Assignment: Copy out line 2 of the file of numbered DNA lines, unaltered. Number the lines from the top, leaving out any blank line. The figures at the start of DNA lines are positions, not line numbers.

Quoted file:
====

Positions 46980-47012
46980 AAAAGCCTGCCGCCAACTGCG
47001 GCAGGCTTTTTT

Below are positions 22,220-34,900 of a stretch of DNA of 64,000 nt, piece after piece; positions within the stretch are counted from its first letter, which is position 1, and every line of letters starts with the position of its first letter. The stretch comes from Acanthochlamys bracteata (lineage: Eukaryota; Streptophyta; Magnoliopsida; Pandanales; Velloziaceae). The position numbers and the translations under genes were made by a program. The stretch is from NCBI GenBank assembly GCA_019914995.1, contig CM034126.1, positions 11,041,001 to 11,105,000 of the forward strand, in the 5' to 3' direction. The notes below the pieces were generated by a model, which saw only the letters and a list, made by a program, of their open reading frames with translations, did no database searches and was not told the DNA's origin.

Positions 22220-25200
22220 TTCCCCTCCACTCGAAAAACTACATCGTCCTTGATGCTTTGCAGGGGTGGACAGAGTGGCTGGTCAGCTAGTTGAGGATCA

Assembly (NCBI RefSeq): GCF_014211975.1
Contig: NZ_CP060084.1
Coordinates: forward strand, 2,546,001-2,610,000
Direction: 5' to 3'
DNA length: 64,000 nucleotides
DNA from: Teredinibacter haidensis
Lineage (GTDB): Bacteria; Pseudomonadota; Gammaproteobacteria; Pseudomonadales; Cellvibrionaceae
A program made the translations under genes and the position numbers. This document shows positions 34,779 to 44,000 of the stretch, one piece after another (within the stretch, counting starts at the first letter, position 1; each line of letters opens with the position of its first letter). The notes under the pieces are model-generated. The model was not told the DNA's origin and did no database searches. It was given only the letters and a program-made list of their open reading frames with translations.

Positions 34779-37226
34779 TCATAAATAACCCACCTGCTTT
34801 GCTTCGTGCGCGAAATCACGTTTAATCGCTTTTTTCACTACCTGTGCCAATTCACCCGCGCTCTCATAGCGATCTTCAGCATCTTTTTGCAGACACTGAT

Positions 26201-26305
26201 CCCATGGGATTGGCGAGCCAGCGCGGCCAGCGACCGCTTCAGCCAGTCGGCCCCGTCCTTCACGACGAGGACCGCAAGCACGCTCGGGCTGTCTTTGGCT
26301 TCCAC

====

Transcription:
46980 AAAAGCCTGCCGCCAACTGCG